We believe the companies sending the texts are randomly generating mobile telephone numbers and sending several hundreds, or thousands, of texts in the hope that a proportion may reach the mobile phone of someone who has recently had an accident, or been sold a financial product, and who will then reply.
Are these messages illegal?
The messages appear to breach the Privacy and Electronic Communications Regulations because they are being sent to individuals without prior consent and without identifying the sender. The messages also appear to breach other legislation and codes of practice.
What should I do?
The law says that any organisation looking to offer this kind of service must identify themselves when they contact you. The companies sending these messages are therefore breaking the law and we would therefore advise that you do not reply to these messages.
How can I stop receiving messages from these organisations?
You can report them to your network operator, who may be able to prevent further spam from the originating number. Unfortunately as the numbers often change, your network provider cannot guarantee to stop all unsolicited messages.
In order to curtail criminal and fraudulent activities, NCC and various network operators have banned some sender IDs, sender names and some KEYWORDS.
Upon request of the recipient of a direct marketing message, the message originator must, within a reasonable period of time, identify the source from which the recipient's personal information was obtained, and provide proof that the organisation supplying the originator with the recipient's contact information has the recipient's explicit consent to do so.
Any direct marketing message is considered unsolicited (and hence spam) unless:
- The recipient has requested the message
- The message recipient has a prior commercial relationship with the message originator and has been given a reasonable opportunity to object to direct marketing communications: At the time when the information was collected; and On the occasion of each communication with the recipient.
- The organisation supplying the originator with the recipient's contact information has the recipient's explicit consent to do so.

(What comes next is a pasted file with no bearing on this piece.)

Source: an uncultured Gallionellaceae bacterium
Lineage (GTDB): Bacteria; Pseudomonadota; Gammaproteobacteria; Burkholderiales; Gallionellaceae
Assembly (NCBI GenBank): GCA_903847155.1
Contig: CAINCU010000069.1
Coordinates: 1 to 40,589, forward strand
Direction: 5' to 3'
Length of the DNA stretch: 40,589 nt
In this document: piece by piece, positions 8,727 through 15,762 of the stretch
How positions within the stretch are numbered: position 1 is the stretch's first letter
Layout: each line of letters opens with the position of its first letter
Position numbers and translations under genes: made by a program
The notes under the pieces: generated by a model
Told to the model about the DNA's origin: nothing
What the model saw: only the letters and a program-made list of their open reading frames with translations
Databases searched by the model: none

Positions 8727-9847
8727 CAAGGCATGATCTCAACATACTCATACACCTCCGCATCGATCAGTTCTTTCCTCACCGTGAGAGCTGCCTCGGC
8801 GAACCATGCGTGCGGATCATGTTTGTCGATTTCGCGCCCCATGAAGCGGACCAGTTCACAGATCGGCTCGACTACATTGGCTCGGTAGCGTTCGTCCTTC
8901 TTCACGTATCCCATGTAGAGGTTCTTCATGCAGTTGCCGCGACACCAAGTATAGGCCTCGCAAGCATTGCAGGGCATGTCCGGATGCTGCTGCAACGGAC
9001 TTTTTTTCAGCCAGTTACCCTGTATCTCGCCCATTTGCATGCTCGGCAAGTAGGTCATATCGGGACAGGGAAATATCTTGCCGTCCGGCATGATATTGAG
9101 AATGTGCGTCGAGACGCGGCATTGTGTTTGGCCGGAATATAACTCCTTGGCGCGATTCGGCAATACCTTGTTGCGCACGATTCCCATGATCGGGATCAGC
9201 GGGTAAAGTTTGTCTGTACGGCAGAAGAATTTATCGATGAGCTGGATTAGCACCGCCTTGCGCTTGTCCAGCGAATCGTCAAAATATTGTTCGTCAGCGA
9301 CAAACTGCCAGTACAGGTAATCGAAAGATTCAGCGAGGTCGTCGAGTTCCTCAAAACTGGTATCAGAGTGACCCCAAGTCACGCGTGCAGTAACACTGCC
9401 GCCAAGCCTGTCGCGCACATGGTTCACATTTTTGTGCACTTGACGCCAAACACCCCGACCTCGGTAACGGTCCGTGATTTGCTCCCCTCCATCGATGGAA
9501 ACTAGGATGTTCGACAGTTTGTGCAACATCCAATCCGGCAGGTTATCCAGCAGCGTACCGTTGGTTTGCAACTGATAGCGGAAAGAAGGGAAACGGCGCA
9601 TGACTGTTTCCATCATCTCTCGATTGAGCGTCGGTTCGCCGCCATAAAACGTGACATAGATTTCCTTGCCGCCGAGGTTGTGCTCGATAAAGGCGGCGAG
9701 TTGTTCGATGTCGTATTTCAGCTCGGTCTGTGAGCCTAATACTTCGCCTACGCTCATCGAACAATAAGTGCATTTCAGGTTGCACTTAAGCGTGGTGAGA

For individuals or organisations sending direct marketing message via SMS:
There are three steps to follow when sending out SMS messages for promotional campaigns:
You should only be sending out SMS messages to customers who have consented to receive marketing messages from you. There are two types of consent:
- Express consent – the message recipient has specifically requested messages from you/your company or organisation.
- Inferred consent – there may not be a clear indication of consent, but due to an existing relationship with the customer, it is expected that you/your company will contact said customer.
Your messages need to clearly indicate the person, company or organisation that is sending the message.
You should always offer the recipient the option to stop receiving your communications, allowing them to indicate that they no longer wish to receive SMS messages from you/your company or organisation.
We urge our esteemed customers to avoid these sender NAMES and Keywords:
million, lottery, gbp, pounds, dollars, euros, euro, money, won, you won, win now, winning number, win, winner, winning, survey, surveys, scratch and win, million dollars, prize, n2million, mtn, glo, airtel, etisalat, 180, MTN-NG, Interpol, Interp0l,1nterp0l, GLO, BI, CIA, EFCC, MTN, 180, AIRTEL, NOKIA, UBA, DIAMOND, Zenith, NNPC, CBN, REF:NK015, N0K1AUK, FIRSTBANK, BOA, Access, police alert, promo win, pr0m0 win, pr0mo w1n, prom0 win, promo won call, CID of Qatar, UK Government (DVL), UAE Government, Government, bank, Congrats, congratulations promo won call, promo won call, promo won call, pr0mo w0n call, promo won call, hurray w0n call, hurray won call, won prize call, w0n prize call, pr0m0 prize call, prom0 prize call, pr0mo prize call, won, winner, Credit Alert and other spam words not listed above.
Using any or combination of above keywords and sender IDs would result in blocking such SMS by NCC and units would be deducted without refund. Please avoid them by all means.
Thanks for your continuous patronage, understanding and cooperation!